Going Back Home and Readjusting to My Culture

Cesar Palencia (Venezuela), Global UGRAD Fall 2016

It’s been almost a year since I was selected to participate in the Global UGRAD Program. I was so excited, especially because I would be part of the fall cohort and would be traveling three months later. The embassy had informed my partners and I about culture shock when traveling, and I thought it was really interesting. In fact, I told myself I would not have culture shock. I would have a positive mind, and I would always be in the “honeymoon” stage. Every experienced Global UGRAD can tell you that I was totally wrong.

Throughout the whole journey, I lived the dream of my life. I visited amazing places, met beautiful people, had positive and negative experiences, learned about culture, shared my culture, lived on campus, and felt so relaxed. Such an unforgettable experience! I wish it never had to end, but it did.

On the day I realized there were only ten days left, I started to get worried. I had met beautiful people who supported me through the semester. My host family, Ben and Robin, were so kind and generous to me, and I was so lucky that this Christian couple let me be part of their family. Also, my international friends – Sarah, Daniel, Danielle, Roisin, Xin, Neyla, Nicolas, Shintaro, Suzu, Sezim, Natalia, Clo, and many more – taught me that culture is important. As we learn about others’ cultures, we grow and become more open-minded. Most importantly, we become global citizens. Also, I met Emily, my girlfriend, at Maryville College (MC). I believe she is the sweetest American girl I’ve ever known. To be honest, I did not want to go back home. Maryville College, a multicultural college, was amazing. The time I spent at MC was the best part of my life. Go Scots!

I was afraid about going back home because I remembered that, at the End of Program Workshop in Washington, DC, they gave a workshop about reverse culture shock. They said it can be worse than the culture shock you live when you travel abroad for the first time. I was confused, and I did not know what to think about that. Then, I calmed down because I knew I had to come back; I had no choice.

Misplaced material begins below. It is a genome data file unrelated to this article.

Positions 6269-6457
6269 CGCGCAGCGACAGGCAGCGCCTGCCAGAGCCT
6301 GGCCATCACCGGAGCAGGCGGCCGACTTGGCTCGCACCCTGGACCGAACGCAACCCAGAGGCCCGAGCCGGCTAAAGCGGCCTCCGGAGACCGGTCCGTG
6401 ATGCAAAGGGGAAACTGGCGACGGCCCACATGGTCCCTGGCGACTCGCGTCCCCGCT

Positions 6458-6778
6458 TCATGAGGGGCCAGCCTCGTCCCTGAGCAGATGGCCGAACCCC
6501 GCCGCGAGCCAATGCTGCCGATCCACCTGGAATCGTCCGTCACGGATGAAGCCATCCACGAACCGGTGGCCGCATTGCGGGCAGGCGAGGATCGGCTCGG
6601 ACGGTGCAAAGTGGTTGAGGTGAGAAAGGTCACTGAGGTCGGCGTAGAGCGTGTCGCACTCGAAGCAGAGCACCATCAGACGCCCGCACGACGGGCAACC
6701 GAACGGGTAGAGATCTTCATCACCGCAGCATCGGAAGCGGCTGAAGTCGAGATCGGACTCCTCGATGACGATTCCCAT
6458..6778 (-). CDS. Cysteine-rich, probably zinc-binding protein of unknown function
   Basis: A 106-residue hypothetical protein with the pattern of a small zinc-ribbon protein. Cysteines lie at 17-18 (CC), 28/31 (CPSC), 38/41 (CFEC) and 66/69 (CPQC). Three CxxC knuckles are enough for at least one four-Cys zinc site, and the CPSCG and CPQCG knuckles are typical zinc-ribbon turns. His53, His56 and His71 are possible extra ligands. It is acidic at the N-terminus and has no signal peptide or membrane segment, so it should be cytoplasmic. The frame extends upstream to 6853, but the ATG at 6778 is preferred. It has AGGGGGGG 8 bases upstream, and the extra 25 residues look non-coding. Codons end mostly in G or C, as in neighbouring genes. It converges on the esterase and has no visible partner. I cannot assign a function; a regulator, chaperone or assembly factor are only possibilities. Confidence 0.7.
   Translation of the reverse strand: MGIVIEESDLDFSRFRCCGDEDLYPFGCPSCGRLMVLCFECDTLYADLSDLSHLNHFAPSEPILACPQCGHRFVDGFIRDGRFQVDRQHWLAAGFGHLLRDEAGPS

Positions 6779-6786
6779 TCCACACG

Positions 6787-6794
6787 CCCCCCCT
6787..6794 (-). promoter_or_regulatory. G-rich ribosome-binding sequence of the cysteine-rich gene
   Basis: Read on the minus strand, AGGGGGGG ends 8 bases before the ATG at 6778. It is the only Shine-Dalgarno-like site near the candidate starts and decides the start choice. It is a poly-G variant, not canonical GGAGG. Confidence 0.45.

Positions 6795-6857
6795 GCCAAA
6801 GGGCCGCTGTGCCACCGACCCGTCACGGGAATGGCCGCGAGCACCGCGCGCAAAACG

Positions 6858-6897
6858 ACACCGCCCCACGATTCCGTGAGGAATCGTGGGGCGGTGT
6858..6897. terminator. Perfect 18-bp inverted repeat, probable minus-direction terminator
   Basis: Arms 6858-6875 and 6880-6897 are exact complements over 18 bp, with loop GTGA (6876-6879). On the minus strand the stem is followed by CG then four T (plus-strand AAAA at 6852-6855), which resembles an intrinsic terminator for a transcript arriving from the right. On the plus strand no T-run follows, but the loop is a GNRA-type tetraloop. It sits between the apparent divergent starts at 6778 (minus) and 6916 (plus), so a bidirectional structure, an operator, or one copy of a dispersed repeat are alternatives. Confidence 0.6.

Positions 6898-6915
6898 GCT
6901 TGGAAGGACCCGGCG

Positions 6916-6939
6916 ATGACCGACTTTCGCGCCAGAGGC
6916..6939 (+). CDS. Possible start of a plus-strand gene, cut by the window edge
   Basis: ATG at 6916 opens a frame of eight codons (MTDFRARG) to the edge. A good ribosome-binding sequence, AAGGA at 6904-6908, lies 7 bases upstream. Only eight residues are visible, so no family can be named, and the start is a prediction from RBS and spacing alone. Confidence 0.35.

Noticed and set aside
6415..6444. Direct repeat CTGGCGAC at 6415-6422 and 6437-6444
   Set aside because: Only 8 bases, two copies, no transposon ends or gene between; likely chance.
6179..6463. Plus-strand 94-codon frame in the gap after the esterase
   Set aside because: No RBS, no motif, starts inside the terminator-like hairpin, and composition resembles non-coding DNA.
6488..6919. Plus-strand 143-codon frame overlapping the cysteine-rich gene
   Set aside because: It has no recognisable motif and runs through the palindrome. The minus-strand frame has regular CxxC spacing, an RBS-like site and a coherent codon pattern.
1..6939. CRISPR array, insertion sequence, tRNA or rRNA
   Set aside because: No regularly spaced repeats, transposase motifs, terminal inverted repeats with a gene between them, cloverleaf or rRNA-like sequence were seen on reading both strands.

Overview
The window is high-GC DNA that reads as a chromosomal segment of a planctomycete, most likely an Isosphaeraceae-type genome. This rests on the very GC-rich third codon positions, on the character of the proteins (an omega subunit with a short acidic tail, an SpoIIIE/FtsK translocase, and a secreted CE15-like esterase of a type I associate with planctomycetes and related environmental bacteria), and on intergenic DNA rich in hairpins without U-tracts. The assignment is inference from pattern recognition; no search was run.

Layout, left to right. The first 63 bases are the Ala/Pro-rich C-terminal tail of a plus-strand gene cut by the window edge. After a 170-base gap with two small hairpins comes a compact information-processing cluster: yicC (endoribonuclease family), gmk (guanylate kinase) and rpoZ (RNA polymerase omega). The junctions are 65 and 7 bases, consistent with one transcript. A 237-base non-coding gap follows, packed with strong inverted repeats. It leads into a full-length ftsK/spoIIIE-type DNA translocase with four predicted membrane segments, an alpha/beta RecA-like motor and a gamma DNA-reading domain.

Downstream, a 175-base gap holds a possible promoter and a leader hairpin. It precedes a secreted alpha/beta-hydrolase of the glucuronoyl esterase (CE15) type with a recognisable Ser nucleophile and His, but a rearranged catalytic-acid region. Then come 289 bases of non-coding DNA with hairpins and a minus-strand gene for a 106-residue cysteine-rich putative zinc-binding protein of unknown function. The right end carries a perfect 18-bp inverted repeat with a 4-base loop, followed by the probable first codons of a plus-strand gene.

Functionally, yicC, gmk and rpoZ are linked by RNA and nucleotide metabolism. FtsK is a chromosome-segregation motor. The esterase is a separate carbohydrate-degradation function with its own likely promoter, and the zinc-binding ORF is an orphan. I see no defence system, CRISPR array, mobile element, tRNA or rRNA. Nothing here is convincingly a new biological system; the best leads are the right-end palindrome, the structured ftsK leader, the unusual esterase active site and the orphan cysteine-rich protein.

Saying goodbye to people when you don’t know whether you’ll see them again is so painful. My advisor Kirsten Sheppard, the mom of the iHouse Mickey, my international friends, my professors, my girlfriend, my host parents- – I miss them all so much, and I never thought I would feel that way today. I got home safely after a five-hour layover in Panama, and I was picked up by my friend’s parents. They let me stay that night at their house, and, the next day, I rode home.

When I got home, it felt kind of bittersweet. While I was at the States, having the time of my life, something awful happened back home. My dad passed away a month before my arrival. All I wanted was to see him when I was back home, but it was not possible. I had no other choice but to be strong. A brave friend of mine, a fellow Global UGRAD alum from Honduras, was there when I needed someone to talk to, and she understood what I was feeling. She lost her mom while she was in the States. I would love to thank her for being there. She was my role model, and we both supported each other while going through this situation. In addition, I thank God for giving us the strength we needed to make it until the end of the program.

Things were not the same back home. In fact, I had a month to prepare myself psychologically for what I was about to live, something I did not even know. The days passed and I felt good. I was still in touch with my friends, and that made me feel comfortable. But I felt strange when I started leaving my house. The reverse culture shock, which is worse than the culture shock abroad, came. I will list some of the experiences I had:

  • I was mad when people did not respect the line at the bank;
  • I felt mad again when people threw trash on the streets;
  • I had another shock when people did not respect the line to get on the bus.

People would ask me the same questions: Are you back? When are you traveling again? How was it? Can you go back?

Also, when I got to my university, I had more culture shock. Professors were not that supportive, and getting to the university was terrible.

Yes, I had forgotten how my life had been before having the Global UGRAD experience. It has taken me awhile to get used to how I used to live, and I feel I have changed. However, one of the best parts of being part of the Global UGRAD family is to get to know people from other countries – other UGRADs who are going to be your friends for life.

I asked many of my Global UGRAD friends how they were doing and how their readjustments back home were going. I found out we were going through the same situation. Readjustment can be tough – you feel sad and depressed, and you can even cry. On the other hand, you feel a relief when you see that you are not alone in this. All of the Global UGRAD friends you have made are going through just the same thing. We supported each other, and I am so thankful for that. We created groups on Facebook and WhatsApp to keep in touch.

Although it has been more difficult for some than others to readjust, we still keep in touch and try to help each other as much as we can. That is why I want to thank my Global UGRAD family from Central America who have supported me so much. Thank you all! Finally, as one of my fellow UGRADs said, “We do not have to cry because it ended, we have to smile because it happened.” Global UGRAD – connecting nations and transforming lives! Once a UGRAD, always a UGRAD!

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